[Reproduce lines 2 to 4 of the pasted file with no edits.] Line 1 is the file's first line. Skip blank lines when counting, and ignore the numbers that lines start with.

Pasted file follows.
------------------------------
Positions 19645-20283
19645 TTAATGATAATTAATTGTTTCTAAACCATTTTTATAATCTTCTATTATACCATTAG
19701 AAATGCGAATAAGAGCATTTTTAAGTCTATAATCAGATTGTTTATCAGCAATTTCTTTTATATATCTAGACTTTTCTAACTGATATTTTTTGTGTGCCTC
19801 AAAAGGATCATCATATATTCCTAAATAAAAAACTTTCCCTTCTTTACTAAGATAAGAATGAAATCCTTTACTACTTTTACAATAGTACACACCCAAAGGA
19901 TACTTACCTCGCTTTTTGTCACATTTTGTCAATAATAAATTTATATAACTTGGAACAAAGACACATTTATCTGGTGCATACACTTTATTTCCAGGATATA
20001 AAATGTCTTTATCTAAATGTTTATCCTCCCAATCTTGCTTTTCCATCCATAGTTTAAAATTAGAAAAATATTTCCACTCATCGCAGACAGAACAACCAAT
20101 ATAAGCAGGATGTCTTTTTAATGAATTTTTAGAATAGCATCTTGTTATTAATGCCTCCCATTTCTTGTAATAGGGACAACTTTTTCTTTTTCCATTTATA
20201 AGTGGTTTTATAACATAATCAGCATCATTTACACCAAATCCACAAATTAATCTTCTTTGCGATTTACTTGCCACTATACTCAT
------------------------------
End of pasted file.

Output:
19645 TTAATGATAATTAATTGTTTCTAAACCATTTTTATAATCTTCTATTATACCATTAG
19701 AAATGCGAATAAGAGCATTTTTAAGTCTATAATCAGATTGTTTATCAGCAATTTCTTTTATATATCTAGACTTTTCTAACTGATATTTTTTGTGTGCCTC
19801 AAAAGGATCATCATATATTCCTAAATAAAAAACTTTCCCTTCTTTACTAAGATAAGAATGAAATCCTTTACTACTTTTACAATAGTACACACCCAAAGGA